Interest rates are very vital in the recovery of this economy. YES – housing needs to recover if the economy is going to rebound and; YES – a home is usually the largest purchase one makes, so affordability is directly tied to interest rates.
While interest rates reached an all time low of 3.84 percent, according to Freddie Mac, the number of individuals that can take advantage is mind boggling if they have good credit. Every 0.5 percent increase in the interest rate makes it impossible for a certain percentage of potential homeowners to participate in homeownership.
Motivation is a key factor here. If we create a 0.5 percent increase in mortgage rates for a 30 year mortgage for $425,000, say at 4.75 percent, the homeowner will end up paying $373,120.42 in total interest. Let’s say they delay and wait for a particular home to drop $15,000 and rates rise to 5.25 percent. For the same loan, they will pay $419,871.66 in interest over the life of the loan. That is a $46,751.24 increase in interest. From this example, you can see the $15,000 price drop vs. the cost of waiting has a big impact on the outcome.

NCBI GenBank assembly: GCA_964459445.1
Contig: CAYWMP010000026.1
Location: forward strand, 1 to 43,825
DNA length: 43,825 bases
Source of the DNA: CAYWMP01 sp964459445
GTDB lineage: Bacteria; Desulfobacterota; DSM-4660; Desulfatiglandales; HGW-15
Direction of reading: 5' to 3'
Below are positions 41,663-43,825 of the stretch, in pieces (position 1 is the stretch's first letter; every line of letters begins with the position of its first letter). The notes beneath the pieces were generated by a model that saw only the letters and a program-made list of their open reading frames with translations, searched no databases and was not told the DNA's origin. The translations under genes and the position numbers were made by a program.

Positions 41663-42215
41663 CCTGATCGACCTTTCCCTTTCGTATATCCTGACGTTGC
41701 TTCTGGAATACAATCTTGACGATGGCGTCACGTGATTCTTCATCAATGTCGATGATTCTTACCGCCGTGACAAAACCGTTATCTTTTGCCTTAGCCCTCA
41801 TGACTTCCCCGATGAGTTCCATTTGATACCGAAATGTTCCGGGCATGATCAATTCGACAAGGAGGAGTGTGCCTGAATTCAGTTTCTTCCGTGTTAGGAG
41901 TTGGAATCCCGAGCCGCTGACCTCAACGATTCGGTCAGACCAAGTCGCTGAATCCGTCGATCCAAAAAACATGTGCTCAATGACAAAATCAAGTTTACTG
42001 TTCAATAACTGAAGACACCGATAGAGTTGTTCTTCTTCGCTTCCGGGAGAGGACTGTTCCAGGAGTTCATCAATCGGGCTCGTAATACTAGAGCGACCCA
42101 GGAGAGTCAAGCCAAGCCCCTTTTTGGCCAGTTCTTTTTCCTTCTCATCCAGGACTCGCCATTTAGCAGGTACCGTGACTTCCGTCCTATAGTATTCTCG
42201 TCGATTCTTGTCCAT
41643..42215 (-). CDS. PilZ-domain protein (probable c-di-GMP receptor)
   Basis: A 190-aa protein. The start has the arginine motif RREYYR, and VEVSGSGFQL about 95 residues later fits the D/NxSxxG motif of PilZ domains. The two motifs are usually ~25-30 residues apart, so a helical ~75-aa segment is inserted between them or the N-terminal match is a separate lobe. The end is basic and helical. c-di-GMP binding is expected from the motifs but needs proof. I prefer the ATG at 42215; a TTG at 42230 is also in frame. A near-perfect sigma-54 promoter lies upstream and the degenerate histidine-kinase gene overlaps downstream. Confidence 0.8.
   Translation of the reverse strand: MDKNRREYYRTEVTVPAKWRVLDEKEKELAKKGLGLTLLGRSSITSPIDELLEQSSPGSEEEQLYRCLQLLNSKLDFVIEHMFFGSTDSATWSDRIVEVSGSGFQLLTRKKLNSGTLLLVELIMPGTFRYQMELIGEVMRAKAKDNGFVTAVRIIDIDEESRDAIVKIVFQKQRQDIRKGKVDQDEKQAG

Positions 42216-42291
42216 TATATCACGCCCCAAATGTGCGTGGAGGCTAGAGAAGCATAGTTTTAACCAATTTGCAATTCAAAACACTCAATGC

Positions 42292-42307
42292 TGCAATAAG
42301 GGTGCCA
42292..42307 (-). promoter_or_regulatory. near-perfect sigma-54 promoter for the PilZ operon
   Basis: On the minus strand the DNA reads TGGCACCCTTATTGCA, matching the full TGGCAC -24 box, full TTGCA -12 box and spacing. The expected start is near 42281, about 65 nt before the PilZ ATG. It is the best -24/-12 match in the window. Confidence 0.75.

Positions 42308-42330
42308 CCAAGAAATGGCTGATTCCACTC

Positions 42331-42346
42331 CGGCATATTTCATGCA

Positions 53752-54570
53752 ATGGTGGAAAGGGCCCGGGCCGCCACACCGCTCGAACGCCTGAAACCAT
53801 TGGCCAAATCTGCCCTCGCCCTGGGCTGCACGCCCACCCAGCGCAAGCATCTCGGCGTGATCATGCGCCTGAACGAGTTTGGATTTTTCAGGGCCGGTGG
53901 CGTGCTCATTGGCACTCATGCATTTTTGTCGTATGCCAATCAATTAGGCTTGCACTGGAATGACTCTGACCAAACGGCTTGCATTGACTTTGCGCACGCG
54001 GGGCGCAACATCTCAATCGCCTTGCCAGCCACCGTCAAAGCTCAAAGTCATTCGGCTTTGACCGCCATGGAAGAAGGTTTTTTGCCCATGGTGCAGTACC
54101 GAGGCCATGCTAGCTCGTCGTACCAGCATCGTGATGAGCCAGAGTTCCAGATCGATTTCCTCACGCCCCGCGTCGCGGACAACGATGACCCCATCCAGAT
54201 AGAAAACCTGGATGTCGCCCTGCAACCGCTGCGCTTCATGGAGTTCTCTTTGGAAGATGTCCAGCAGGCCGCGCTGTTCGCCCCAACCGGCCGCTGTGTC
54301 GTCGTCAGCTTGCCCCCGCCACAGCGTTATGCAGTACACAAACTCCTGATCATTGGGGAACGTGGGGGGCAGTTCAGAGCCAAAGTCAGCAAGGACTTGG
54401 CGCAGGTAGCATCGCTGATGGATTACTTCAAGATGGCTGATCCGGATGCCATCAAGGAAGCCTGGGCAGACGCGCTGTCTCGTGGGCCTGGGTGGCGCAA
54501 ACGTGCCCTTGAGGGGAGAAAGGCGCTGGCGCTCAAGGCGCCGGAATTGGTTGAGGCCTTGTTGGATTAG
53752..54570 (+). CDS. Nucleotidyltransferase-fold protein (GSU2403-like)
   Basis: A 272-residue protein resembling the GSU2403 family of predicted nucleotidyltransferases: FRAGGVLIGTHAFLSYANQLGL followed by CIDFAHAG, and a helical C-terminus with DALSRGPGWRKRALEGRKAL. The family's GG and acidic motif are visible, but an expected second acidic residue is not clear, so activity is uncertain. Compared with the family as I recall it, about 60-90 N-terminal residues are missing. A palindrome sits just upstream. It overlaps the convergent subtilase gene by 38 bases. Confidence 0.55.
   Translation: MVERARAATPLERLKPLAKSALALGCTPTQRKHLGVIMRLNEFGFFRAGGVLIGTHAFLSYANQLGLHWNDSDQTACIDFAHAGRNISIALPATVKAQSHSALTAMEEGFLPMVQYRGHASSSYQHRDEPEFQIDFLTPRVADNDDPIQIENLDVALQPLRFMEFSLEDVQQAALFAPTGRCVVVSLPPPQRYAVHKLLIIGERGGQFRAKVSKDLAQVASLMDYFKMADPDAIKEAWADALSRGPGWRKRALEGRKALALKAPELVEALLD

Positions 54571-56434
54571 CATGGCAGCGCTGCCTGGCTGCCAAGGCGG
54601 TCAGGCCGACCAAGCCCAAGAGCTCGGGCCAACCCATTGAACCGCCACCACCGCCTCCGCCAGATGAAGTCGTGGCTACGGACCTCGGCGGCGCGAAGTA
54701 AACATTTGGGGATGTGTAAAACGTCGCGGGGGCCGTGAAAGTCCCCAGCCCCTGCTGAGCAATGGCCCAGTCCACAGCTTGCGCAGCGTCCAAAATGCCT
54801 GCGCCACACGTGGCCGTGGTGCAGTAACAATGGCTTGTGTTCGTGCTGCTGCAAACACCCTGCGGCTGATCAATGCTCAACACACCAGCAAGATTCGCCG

When interest rates do move, there will be many renters who will “jump” off the fence. The challenge, then, is that it may have already cost them a half to 1 full percent in interest. Low interest rates alone cannot bring the buyer confidence we need. For many, it’s the stopping of the depreciation cycle which we feel will end in late 2012, that will make the difference.
Interest rates can speed up or slow down an economy. Right now with all that’s going on, they are neutral in the grand scheme of things; but they will again prove to be a major force in the years to come!
By Pat Riley (President and Chief Operating Officer)